We’re in week six or seven of this pandemic now, and I don’t know about you all, but I feel like I’m starting to normalize this new reality (although that brings some anxiety about getting back to the “real” normal in a few more weeks, but that’s a problem for later). As with most other states, our governor extended our stay-at-home order through May 30, which means about four more weeks of being at home as much as possible.
Normalizing for me has luckily meant that a lot of my day-to-day anxiety and inability to focus has gone away, and it’s made room for all the things I want to do still — creative or not — while I have the time. I realize what a privileged position I’m in, and I like to hope that maybe some of the suggestions I offer here can help those of you still feeling like I was a few weeks ago.
So, in addition to all the other stuff I’ve been saying here — let yourself just practice without pressure, create rougher pieces, commit to smaller increments of time at the art table — I’m back with a couple more things that have been helping me keep working, particularly when I need some inspiration. Don’t get me wrong; I’m still not being as prolific as I want to be, but when have I ever been?
Still, I’m finding ways to get back to it. Here are some of the things that have worked for me:
For one, I look at other people’s art for inspiration. I think one of the Great Myths of Being an Artist is that it means pulling brilliant ideas out of thin air. That doesn’t happen; it just doesn’t. All artists are inspired by things they see, read, hear, eat, whatever. The “magic” comes in how they translate those sensory experiences into their chosen medium. As far as I can tell, the people who seem really “creative” to me are the ones who have experiences (or interpret those experiences) much differently from my own. I follow dozens, maybe hundreds, of other artists on Instagram. When I see something in my feed that really strikes me, I save it. Then I have a little library of saved stuff to go back and revisit when I need inspiration.
Pinterest is another great place to put together a “library of inspiration.” There’s tons of art shared on there, too, but you don’t just have to search for that — I also have boards for color swatches and cool architecture (one of the subjects I like painting). You could also try searches for things like “flowers” or “beaches” or other things you like and see how the colors and shapes might inspire you.
Secondly, a lot of artists are hosting IG Live classes to demonstrate techniques, or they have (free!) YouTube videos where they’ll walk you through a creative project. I like these because they let me see how other artists work. There are so many different ways to paint the same subject matter and add a stylistic twist. Recently I’ve tried one from Jenna Rainey’s YouTube Channel and another from fashion illustrator Jessica Durrant (her IG Live class on drawing faces inspired me to try the drawing at the end of my last post).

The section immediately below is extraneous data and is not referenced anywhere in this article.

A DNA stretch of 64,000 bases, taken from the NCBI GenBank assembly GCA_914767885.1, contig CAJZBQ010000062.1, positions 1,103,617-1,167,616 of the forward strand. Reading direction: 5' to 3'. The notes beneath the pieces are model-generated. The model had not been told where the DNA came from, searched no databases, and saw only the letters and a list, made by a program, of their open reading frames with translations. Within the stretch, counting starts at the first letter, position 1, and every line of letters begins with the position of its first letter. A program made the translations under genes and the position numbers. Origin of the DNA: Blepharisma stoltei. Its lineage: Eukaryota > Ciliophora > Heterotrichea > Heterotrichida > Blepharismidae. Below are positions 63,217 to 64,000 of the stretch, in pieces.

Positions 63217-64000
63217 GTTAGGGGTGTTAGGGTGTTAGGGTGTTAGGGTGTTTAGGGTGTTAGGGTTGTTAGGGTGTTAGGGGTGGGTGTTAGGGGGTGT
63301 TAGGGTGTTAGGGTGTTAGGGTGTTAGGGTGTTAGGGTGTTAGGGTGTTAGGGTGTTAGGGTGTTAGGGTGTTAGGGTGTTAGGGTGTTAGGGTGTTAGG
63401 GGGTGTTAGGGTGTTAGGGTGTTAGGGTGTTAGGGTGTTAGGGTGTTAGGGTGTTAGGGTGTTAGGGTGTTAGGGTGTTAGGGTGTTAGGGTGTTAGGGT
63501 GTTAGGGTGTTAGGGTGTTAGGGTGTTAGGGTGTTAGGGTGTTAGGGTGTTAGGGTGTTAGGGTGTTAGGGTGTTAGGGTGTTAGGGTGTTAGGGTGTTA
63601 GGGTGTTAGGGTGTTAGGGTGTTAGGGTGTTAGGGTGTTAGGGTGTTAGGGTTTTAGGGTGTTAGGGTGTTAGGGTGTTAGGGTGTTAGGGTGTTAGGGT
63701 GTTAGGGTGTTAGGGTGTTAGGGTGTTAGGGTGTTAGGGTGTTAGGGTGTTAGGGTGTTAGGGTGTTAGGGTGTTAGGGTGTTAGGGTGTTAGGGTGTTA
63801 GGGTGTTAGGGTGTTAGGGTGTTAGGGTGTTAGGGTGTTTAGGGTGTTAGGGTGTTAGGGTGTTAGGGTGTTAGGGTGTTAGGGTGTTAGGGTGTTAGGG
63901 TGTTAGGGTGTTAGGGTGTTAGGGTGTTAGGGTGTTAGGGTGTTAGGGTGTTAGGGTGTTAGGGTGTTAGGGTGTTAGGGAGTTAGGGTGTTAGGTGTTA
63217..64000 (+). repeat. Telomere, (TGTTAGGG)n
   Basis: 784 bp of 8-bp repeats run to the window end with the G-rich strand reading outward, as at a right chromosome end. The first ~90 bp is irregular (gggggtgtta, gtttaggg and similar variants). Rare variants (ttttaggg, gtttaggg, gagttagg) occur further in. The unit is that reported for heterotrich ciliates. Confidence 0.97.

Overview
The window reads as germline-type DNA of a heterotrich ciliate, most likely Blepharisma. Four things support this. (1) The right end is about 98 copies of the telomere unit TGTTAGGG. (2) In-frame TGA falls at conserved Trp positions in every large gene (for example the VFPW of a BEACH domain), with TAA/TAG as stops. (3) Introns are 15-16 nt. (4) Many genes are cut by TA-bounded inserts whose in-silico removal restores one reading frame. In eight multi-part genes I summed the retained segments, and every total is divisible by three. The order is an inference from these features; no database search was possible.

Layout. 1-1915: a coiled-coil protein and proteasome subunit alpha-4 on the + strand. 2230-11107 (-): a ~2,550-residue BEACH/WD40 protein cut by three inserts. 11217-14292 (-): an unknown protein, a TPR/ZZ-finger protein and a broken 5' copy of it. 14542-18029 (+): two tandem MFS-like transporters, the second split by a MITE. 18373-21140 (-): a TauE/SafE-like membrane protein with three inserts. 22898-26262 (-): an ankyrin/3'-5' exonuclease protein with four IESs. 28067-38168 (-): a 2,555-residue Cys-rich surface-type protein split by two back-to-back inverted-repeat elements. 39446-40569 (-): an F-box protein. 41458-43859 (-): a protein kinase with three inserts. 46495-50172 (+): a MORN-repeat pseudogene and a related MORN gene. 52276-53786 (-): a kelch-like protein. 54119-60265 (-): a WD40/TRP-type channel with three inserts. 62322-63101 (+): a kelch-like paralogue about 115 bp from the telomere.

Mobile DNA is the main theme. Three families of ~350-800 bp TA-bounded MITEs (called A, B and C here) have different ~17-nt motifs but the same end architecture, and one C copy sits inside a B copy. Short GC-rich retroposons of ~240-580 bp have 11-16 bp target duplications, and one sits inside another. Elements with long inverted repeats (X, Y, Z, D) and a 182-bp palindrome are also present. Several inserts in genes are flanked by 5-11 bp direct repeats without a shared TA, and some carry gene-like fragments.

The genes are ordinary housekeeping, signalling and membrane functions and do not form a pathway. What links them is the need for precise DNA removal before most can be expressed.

Third, and this might sound like cheating, but I also try recreating other pieces of art. (Disclaimer: this is for my personal growth/practice only; I don’t try to profit from or pass off other people’s work as my own.) Reproducing a painting is a really good learning tool, and I’ve found it’s also a good way to help put the emphasis on the process of creating instead of the product, since it is just practice. My piece almost never looks exactly like the original, and a lot of times that’s on purpose, but I still have learned a lot. It can also inspire you to try your own subject matter in another style, which can be really freeing. For example, I recently repainted a watercolor sketch of a stack of books by Agnese Aljena which uses a muted palette and dramatic shadows; next I might try stacking up some of my own books and applying what I learned to my own composition.
The last idea that’s helped me keep moving is to work smaller. A friend gave me a pack of watercolor “postcards” — 4″ x 6″ sheets with rounded corners — that are perfect for object sketches, for example. I’ve also divided up bigger sheets into smaller 5″ x 7″ sections with drafting tape so that I can do multiple smaller pieces on one page. I know of some artists who work even smaller than that. When the blank page feels too big, cut it up!
If you really just don’t have the focus or inspiration to come up with something on your own, though, there are some great solutions on Etsy too. Artists (myself included) have started creating pre-drawn templates on watercolor paper that you can get to work on painting right away. I made a few kits of my watercolor crystals that are ready to be painted, and I’ve found other artists who offer drawings of turtles, cactuses, and other fun scenes (plus instructions or tips on how to paint if you’re new to watercolor). A lot of us can also send you some paint and a brush if you don’t already have the supplies, thus removing as many barriers as possible between you and art.
So, to summarize, here’s some things to try if you’re feeling creatively stuck:
- Look at other artwork. Create Pinterest boards or save posts on Instagram that strike you or inspire you, and revisit them.
- Watch process or how-to videos and paint along with the artist (or use the demonstrated techniques to create your own work).
- Try replicating another piece of art that you like. What is striking about it, and can you capture that by figuring out the original artist’s techniques? Try applying what you learn to an original piece.
- Work smaller — create scaled down pieces that take less time and require less sustained focus.
- Check out places like Etsy to find ready-to-paint pieces (or whatever medium you’re interested in). Try searching “paint yourself kits” or “DIY kits.”
Have you tried any of these suggestions already? What helps you to keep working? What do you do for inspiration, especially now that our spheres are so much smaller?